My Talk to Action colleague Rachel Tabachnick has been doing yeoman’s work in explaining Betsy DeVos’s long-term strategy for decimating universal public education. If you haven’t I strongly urge you to read her work, here, here, and here. DeVos, President Trump’s choice for Secretary of the Department of Education, is not there to strengthen that governmental agency but essentially, to destroy it. Indeed, her motives have been clear for a long time. DeVos’s family related philanthropies are longtime funders of Christian Right projects, particularly in the area of school privatization. Politico reports that DeVos has said her work in education is intended to “advance God’s kingdom.”
DeVos’s approach is one of the contemporary mindset that mixes libertarianism with the Christian Right agenda that has become dogma for contemporary conservatism. To that end, they claim that their approach is “liberty.” But another great American had a different term for it: Mudsill.
In a stunningly awful performance at here confirmation hearing before a select U.S. Senate committee, DeVos displayed an incredible lack of familiarity with basic terminology of educational principles. As senator after senator cross-examined her she exposed herself as a person unfit for her position.
Normally, this would be grounds for a president to withdraw her nomination. But it may be that she may be precisely the type of department head desired by many modern conservatives. DeVos has no interest in strengthening public education but in eviscerating it.
As Rachel Tabachnick observed:
[Dick] DeVos and his wife Betsy had already spent millions promoting voucher initiatives that were soundly rejected by voters. Pro-privatization think tanks had concluded that vouchers were the most politically viable way to “dismantle” public schools; the DeVoses persevered. Dick DeVos introduced his 2002 Heritage Foundation audience to a covert strategy to provide “rewards or consequences” to state legislators, learning from the activities of the Great Lake Education Project (GLEP) initiated by Betsy DeVos. Vouchers should be promoted by local “grass roots” entities and could not be “viewed as only a conservative idea.” DeVos added, “This has got to be the battle. It will not be as visible.”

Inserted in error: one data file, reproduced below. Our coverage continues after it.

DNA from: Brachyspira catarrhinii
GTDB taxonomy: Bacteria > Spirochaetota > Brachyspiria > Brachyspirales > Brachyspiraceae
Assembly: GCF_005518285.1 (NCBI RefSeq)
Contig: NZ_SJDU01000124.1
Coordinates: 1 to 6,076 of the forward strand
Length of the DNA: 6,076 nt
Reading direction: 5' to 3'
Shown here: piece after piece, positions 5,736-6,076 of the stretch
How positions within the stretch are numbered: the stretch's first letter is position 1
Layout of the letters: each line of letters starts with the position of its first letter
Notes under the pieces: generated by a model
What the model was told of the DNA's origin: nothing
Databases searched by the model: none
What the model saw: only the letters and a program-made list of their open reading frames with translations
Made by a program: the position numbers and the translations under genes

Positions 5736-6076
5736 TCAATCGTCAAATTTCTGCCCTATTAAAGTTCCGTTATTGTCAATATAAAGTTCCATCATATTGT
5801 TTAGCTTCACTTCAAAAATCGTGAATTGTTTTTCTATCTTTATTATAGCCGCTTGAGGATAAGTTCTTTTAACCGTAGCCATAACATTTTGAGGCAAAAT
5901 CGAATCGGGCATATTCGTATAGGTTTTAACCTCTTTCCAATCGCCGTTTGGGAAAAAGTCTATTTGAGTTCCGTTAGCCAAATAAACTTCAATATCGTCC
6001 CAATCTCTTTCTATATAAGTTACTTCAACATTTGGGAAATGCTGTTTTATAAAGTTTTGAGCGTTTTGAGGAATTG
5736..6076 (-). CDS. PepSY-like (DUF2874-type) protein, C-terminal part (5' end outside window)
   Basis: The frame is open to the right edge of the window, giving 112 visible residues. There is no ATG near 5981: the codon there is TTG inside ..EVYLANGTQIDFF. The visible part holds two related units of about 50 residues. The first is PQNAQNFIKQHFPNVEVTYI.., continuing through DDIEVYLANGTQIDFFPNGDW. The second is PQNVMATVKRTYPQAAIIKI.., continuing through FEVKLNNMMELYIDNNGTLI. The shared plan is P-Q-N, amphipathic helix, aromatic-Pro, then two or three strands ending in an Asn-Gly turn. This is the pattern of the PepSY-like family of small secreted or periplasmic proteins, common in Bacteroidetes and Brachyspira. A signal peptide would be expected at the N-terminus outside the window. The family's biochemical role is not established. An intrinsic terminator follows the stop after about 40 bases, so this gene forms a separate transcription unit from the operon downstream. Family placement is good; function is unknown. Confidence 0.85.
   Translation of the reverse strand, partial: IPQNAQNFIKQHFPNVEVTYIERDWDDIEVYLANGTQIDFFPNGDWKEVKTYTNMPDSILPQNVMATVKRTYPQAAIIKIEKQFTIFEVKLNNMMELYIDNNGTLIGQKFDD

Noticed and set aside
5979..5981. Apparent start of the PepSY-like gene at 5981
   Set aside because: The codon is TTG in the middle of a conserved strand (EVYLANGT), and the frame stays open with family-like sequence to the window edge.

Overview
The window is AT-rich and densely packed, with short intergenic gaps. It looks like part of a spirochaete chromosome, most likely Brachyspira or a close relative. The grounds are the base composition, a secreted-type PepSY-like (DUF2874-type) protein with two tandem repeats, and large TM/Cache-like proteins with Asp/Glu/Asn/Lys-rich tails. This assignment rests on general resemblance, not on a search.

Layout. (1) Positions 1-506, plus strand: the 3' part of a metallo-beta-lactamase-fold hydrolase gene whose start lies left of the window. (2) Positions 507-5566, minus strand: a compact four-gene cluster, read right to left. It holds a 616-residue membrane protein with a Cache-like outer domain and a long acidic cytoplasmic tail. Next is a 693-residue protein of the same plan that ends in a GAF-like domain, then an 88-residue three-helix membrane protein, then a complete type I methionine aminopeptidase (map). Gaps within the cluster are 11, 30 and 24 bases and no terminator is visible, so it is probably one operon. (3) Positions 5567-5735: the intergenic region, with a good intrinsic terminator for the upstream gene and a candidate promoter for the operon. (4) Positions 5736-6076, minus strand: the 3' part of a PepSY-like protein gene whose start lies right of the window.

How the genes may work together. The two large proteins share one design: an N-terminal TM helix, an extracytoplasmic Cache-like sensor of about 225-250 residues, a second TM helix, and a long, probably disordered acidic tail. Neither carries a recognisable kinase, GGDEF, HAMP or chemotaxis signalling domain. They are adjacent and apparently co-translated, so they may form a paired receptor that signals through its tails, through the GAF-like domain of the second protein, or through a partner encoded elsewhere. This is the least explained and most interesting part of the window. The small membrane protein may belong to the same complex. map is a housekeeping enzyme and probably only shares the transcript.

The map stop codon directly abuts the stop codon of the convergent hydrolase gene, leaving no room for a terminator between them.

There may be more than just an outright hostility towards public education at play here. Indeed, this is nothing less than libertarianism on steroids. I would suggest that this belief in private education is part of a more hierarchical, oligarchic conservatism. Contrary to the popular notion that conservatism is about independence it is in actuality more about creating a less knowledgeable working class.
As I have written in an earlier post:
The Merriam-Webster Dictionary defines a “mudsill” as 1. a supporting sill (as of a building or bridge) resting directly on a base and especially the earth; 2. a person of the lowest social level). The economic theory gets its name from an 1858 defense of slavery by South Carolina Senator James Henry Hammond.
“In all societies that must be a class to do the menial duties, to perform the drudgery of life,” Hammond declared. He further argued that this perennial underclass is necessary for the rest of society to move forward. He said that this class requires “a low order of intellect and but little skill. Its requisites,” he said, “are vigor, docility, fidelity.” Hammond insisted that such a class is necessary to support “that other class which leads progress, civilization, and refinement. It constitutes the very mud-sill of society and of political government; and you might as well attempt to build a house in the air, as to build either the one or the other, except on this mud-sill.”